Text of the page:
Reflecting on learning is one of the best ways to consolidate skills and knowledge that a student has acquired. In this lesson, you will learn what makes a good reflection question, and you will see some examples of how a reflection question might look.
What Is a Reflection Question?
Say you worked hard for two weeks on a project about earth science for school. You have a nice poster board collage, a paper to go with it, and you presented the project in front of a class. You expect to be asked questions about the science itself, but instead, your teacher asks you, 'So, what do you think you did well during this project?' You immediately have to think in a different way. I mean, what kind of a question is that?
A reflection question is what we call any question that makes a student look back over what or how they have learned. Reflection questions often assess metacognitive skills, otherwise known as thinking about how we think and learn. Reflection questions are important for a number of different reasons. By encouraging students to reflect on their learning, these sorts of questions help students:
- Consolidate the knowledge and skills they have acquired in a lesson or unit
- Get to know themselves better as learners, thinkers, and community members
- Provide important feedback to their teachers and to their peers
- Generate questions and ideas to propel future learning experiences
There are a number of different ways to think about using reflection questions with your students. Now that you have seen some of the reasons reflection questions are important, we will learn about four types of reflection questions, including examples of each type. These types of questions are:
- process reflection questions
- product reflection questions
- feedback questions
- self-assessment questions
Process Reflection Questions
Mrs. Carello is an art teacher who especially likes to use process reflection questions with her classes. She explains that process reflection questions are questions that help students think about how they have learned or engaged in an activity. Some examples of process reflection questions include:
- What did you think you did well during this project?
- What new skills or knowledge did you try out during this project?
- If you worked with other students on this project, describe that experience and how you think it went.
- What do you think you might do differently if you tried this project again?
By answering process reflection questions, students are really focusing on their own methods as learners and workers. Answering these sorts of questions helps them understand their strengths and weaknesses in the learning process. Mrs. Carello reads her students' reflections and confers with them about their responses before they start a new project.
Product Reflection Questions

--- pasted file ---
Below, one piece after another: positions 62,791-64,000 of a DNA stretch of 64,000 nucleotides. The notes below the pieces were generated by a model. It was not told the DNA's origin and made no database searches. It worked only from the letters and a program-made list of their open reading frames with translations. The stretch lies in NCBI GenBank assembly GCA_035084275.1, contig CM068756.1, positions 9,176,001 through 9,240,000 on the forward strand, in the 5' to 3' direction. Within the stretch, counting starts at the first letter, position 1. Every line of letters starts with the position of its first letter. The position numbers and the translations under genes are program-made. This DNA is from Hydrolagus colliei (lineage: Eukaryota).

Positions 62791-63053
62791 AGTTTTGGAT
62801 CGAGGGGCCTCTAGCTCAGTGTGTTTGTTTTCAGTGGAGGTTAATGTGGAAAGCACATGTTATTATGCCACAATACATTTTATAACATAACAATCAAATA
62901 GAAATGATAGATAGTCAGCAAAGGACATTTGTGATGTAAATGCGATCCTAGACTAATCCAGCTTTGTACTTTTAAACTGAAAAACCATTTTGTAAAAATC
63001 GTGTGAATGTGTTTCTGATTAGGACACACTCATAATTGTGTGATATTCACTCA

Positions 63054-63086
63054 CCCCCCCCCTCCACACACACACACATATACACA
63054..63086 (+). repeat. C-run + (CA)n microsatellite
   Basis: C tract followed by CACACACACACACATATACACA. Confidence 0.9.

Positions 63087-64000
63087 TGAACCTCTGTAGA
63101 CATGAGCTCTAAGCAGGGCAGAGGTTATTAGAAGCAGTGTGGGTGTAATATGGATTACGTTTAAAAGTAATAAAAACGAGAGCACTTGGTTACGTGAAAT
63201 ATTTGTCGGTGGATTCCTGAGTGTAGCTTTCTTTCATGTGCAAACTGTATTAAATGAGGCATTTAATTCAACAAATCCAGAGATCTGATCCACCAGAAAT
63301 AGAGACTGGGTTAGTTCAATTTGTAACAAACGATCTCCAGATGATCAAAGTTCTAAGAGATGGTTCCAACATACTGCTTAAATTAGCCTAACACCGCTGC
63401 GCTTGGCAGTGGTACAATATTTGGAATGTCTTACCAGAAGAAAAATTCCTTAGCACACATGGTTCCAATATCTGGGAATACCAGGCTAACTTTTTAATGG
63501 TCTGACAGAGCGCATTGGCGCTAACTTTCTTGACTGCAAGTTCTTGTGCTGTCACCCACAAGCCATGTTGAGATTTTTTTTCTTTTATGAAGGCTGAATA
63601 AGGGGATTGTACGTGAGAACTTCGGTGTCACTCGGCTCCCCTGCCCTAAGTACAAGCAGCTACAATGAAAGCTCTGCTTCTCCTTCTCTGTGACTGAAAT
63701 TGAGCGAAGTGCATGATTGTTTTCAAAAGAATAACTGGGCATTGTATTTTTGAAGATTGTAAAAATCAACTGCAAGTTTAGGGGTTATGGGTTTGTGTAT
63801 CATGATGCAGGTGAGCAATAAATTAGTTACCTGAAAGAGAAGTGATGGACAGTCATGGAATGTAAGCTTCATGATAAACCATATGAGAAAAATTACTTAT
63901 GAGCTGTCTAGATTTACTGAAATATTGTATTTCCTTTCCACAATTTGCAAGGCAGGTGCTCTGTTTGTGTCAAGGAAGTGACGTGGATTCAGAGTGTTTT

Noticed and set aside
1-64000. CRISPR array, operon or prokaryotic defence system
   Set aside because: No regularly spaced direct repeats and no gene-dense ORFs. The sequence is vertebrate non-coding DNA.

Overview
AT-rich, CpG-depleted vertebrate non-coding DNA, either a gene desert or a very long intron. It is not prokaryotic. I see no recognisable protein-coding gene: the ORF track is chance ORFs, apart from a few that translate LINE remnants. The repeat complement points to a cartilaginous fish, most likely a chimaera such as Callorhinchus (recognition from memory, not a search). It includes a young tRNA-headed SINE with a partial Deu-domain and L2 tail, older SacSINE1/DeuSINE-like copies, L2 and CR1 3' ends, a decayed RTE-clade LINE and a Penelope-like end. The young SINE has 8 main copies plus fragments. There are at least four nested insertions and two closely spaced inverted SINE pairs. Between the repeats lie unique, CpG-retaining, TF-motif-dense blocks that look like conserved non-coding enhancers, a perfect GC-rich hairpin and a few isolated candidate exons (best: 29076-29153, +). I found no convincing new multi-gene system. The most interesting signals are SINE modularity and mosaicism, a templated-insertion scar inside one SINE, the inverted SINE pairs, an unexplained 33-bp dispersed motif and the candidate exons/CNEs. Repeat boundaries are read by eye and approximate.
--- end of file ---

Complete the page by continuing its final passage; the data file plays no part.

Mr. Samuel is a social studies teacher who is interested in using product reflection questions with his students. Mr. Samuel explains that product reflection questions help students focus on how their final work has turned out. He uses these sorts of questions to help students orient themselves toward making improvements over the course of the year. Some of Mr. Samuel's go-to questions include:
- What are you proudest of in the work you have completed, and why?
- What about your work are you least proud of, and why?
- Who would you like to share this work with, and why?
When Mr. Samuel's students share their final work, they also share their answers to these reflection questions, so that they can speak openly and honestly about their feelings and how their work turned out.
Reflection Questions as Feedback
Mr. Barton is a 4th-grade teacher who often uses feedback reflection questions with his students to get their take on his own teaching. When his students do group work, he also uses reflection questions to encourage them to give gentle feedback to each other on their contributions to the group. Some examples of reflection questions intended as feedback include:
- What did you like most about this activity, and why?
- What do you think you learned from this activity?
- What was most challenging or least interesting about this activity?
- How did your fellow group members help you and your learning?
- What was the most challenging aspect of doing this work with a group?
Mr. Barton's students like this sort of reflection questions because they know their teacher takes their feedback seriously and cares about how they feel their learning is going.
Reflection Questions as Self-Assessment
Ms. Lazar is a math teacher and asks self-assessment reflection questions because she is really interested in how students rate their own learning. When they finish a unit in her math class, she routinely asks her students to answer the following questions:
- What strengths do you think you showed in this unit?
- What struggles did you encounter in this unit?
- What grade and comments would you give yourself for your work in this unit, and why?
After her students have answered these questions, Ms. Lazar confers with them individually to discuss how her assessment compares with their own. She then plans for subsequent units using information from the students' reflections.
Reflecting on learning is actually a really important and helpful way to make the most of it. Process reflection questions, product reflection questions, reflection questions intended as feedback, and reflection questions intended as self-assessment can all enrich students' learning and feeling that they are contributing to their own experience of school.